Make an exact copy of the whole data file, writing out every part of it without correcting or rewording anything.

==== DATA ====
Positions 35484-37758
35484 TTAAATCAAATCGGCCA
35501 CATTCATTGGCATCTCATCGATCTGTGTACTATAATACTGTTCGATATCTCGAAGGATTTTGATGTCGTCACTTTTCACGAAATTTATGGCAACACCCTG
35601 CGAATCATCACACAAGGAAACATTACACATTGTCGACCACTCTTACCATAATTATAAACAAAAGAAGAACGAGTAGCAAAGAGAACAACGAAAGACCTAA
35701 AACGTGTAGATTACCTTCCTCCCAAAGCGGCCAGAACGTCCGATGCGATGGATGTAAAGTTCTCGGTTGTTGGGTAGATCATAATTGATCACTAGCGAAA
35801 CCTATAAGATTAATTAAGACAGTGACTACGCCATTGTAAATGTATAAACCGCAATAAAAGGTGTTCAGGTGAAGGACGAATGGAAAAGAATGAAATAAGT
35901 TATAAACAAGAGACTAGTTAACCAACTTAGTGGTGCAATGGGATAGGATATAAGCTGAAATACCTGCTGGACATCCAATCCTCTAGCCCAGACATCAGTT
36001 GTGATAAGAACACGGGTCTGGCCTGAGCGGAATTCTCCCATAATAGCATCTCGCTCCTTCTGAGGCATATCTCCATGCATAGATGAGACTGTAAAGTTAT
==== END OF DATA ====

Positions 35484-37758
35484 TTAAATCAAATCGGCCA
35501 CATTCATTGGCATCTCATCGATCTGTGTACTATAATACTGTTCGATATCTCGAAGGATTTTGATGTCGTCACTTTTCACGAAATTTATGGCAACACCCTG
35601 CGAATCATCACACAAGGAAACATTACACATTGTCGACCACTCTTACCATAATTATAAACAAAAGAAGAACGAGTAGCAAAGAGAACAACGAAAGACCTAA
35701 AACGTGTAGATTACCTTCCTCCCAAAGCGGCCAGAACGTCCGATGCGATGGATGTAAAGTTCTCGGTTGTTGGGTAGATCATAATTGATCACTAGCGAAA
35801 CCTATAAGATTAATTAAGACAGTGACTACGCCATTGTAAATGTATAAACCGCAATAAAAGGTGTTCAGGTGAAGGACGAATGGAAAAGAATGAAATAAGT
35901 TATAAACAAGAGACTAGTTAACCAACTTAGTGGTGCAATGGGATAGGATATAAGCTGAAATACCTGCTGGACATCCAATCCTCTAGCCCAGACATCAGTT
36001 GTGATAAGAACACGGGTCTGGCCTGAGCGGAATTCTCCCATAATAGCATCTCGCTCCTTCTGAGGCATATCTCCATGCATAGATGAGACTGTAAAGTTAT